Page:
Friday, August 21, 2015

This Week in Bank Failures

With Greece’s bailout renewal secured, its prime minister is stepping down and calling new elections. It is a necessary step to hold the country together as it faces a changed agenda and a fractured political landscape, but it is also perilous, with the government still facing a crisis and less able to respond during the two months of political maneuvering.

I have been skeptical about the decline in oil prices because of the high cost of extraction, but there are indications of technical improvements in the last two or three years that are bringing costs of extraction down for many existing oilfields (drilling and fracturing aside). With U.S. oil prices down 50 percent from last year, dozens of energy companies in bankruptcy, and oil towns turned to ghost towns, there is some concern about whether a few banks might be at risk from this downturn. Banks could take losses not just from loans for energy extraction but also in real estate in formerly booming areas.

The stock market decline in China continues, with stocks losing 12 percent this week on new signs of weak manufacturing, along with worries over disruptions caused by a major industrial disaster in Tianjin. Stocks are down 30 percent from their peak. Banks will take substantial losses on stock market loans when individual stocks decline more than 50 percent. Banks also face collateral liquidity concerns with so many stocks frozen. It is expected that the central bank will ensure liquidity for banks with incidental losses on stock market loans, but will not attempt to save lenders that made stock market loans their core business.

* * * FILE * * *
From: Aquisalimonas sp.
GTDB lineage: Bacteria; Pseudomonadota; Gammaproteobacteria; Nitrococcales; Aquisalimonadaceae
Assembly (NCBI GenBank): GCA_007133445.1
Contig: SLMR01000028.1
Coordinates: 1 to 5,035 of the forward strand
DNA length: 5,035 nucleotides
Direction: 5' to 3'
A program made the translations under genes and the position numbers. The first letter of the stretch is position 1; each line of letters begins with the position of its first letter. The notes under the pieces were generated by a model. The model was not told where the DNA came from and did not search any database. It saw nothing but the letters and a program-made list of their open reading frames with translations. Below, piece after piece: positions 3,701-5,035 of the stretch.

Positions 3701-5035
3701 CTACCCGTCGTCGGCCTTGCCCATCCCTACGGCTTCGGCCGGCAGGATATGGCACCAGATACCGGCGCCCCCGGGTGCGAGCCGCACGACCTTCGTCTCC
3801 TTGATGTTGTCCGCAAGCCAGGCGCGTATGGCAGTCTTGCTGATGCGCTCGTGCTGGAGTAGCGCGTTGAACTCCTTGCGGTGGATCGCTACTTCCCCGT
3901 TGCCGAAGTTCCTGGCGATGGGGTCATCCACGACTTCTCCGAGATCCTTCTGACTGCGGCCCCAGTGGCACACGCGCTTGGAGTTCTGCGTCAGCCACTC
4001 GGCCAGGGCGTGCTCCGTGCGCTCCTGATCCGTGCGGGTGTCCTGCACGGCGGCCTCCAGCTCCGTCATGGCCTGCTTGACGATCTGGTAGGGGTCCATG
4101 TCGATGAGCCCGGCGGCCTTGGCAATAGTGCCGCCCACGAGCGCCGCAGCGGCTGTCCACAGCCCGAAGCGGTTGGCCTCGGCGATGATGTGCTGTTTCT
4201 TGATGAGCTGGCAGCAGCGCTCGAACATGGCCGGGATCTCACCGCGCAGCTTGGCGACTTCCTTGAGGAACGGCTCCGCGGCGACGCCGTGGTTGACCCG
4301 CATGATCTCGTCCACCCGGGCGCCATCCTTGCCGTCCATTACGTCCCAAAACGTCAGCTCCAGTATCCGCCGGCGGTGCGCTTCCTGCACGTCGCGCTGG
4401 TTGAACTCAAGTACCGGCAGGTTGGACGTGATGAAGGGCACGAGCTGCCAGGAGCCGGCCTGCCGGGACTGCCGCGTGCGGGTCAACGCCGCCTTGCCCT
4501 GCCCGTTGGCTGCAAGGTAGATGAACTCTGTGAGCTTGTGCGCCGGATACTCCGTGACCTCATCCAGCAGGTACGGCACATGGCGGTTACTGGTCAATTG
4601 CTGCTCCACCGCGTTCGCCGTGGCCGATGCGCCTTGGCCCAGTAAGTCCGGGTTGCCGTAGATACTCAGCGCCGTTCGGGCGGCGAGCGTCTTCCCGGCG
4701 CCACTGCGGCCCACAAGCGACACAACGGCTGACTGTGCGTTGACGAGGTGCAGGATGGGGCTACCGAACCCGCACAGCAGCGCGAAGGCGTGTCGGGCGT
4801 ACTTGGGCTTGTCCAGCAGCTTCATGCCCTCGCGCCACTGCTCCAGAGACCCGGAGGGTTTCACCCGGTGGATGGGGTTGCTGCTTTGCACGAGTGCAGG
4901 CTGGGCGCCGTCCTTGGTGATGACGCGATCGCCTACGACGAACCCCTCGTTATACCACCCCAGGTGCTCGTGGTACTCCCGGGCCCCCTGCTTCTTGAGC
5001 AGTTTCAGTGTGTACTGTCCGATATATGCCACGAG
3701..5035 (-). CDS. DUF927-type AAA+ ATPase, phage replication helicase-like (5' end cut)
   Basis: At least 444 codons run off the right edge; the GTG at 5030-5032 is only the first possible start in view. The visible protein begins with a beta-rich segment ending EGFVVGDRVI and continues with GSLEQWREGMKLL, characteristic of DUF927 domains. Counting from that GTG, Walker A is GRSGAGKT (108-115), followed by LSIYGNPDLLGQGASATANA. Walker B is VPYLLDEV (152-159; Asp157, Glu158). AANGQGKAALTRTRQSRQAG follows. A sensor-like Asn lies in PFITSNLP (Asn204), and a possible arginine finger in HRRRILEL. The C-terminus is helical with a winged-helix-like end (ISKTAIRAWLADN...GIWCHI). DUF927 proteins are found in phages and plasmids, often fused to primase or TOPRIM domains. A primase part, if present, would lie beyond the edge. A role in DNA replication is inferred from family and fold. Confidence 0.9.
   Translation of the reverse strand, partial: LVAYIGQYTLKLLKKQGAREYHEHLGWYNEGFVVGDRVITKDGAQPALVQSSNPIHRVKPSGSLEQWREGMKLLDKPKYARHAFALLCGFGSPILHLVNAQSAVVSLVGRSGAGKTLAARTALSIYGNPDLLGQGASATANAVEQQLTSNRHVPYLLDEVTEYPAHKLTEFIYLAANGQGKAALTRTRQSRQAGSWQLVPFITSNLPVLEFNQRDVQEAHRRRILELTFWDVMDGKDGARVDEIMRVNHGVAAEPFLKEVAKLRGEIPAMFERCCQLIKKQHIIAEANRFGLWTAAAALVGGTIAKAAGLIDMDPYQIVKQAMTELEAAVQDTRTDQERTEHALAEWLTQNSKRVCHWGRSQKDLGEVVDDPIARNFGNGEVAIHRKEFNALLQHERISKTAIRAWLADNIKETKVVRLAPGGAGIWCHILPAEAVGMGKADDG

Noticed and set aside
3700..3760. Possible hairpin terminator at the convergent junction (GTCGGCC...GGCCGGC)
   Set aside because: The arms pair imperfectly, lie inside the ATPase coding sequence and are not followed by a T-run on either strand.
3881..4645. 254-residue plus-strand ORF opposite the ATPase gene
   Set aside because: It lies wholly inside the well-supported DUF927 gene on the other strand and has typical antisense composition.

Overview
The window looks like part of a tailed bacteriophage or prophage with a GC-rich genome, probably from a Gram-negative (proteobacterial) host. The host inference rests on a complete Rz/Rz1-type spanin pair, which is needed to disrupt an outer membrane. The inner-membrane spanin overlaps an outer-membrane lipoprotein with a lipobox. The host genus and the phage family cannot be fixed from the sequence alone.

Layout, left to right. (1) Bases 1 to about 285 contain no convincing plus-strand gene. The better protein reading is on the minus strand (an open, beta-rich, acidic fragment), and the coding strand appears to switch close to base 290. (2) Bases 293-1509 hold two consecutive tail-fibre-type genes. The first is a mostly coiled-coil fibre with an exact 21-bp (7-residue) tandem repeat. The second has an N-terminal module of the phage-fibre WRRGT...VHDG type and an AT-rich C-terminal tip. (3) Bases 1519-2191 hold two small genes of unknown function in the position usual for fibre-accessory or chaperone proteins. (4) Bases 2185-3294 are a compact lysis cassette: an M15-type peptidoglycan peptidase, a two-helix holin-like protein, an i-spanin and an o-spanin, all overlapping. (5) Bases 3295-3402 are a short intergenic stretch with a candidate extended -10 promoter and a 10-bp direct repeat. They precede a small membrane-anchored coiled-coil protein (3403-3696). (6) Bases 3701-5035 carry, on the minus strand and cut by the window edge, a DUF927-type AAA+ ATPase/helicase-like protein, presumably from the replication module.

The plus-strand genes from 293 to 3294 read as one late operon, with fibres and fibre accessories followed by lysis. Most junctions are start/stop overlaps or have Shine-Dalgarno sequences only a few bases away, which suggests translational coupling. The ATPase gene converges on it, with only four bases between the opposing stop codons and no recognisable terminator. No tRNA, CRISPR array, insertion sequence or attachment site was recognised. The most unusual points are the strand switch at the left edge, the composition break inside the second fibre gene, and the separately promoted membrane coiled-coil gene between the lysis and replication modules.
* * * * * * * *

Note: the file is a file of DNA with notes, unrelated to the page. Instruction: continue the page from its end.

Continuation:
Cecil Bank in northeastern Maryland is up for sale after receiving a prompt corrective action order from the Fed. The bank must do what it can to raise capital or find a buyer, officially within 90 days, but in practice, within a matter of months. A prompt corrective action order also bans dividends, restricts bonuses, and limits the interest rates the bank can pay on new accounts to prevailing market rates. The bank has $300 million in assets and 9 locations. Its financial condition has been in decline for at least five years.

The U.K.’s Co-op Bank reported a first-half loss of £204 million and says losses will continue for two more years before it can return to profit. Regulators last week waived a £120 million fine for prior sloppy technical operations. The fine would have put the bank close to insolvency, and the responsible executives had already been replaced. The bank has closed a third of its branches in the last year in a cost-cutting move, and the cost of branch closings is part of the explanation for its losses.

In a series of class-action settlements, U.S. retailer Target will reimburse cardholders for a tiny part of the inconvenience resulting from the mass leak of personal data from the store network in November and December 2013. Each cardholder affected will receive about $1.14.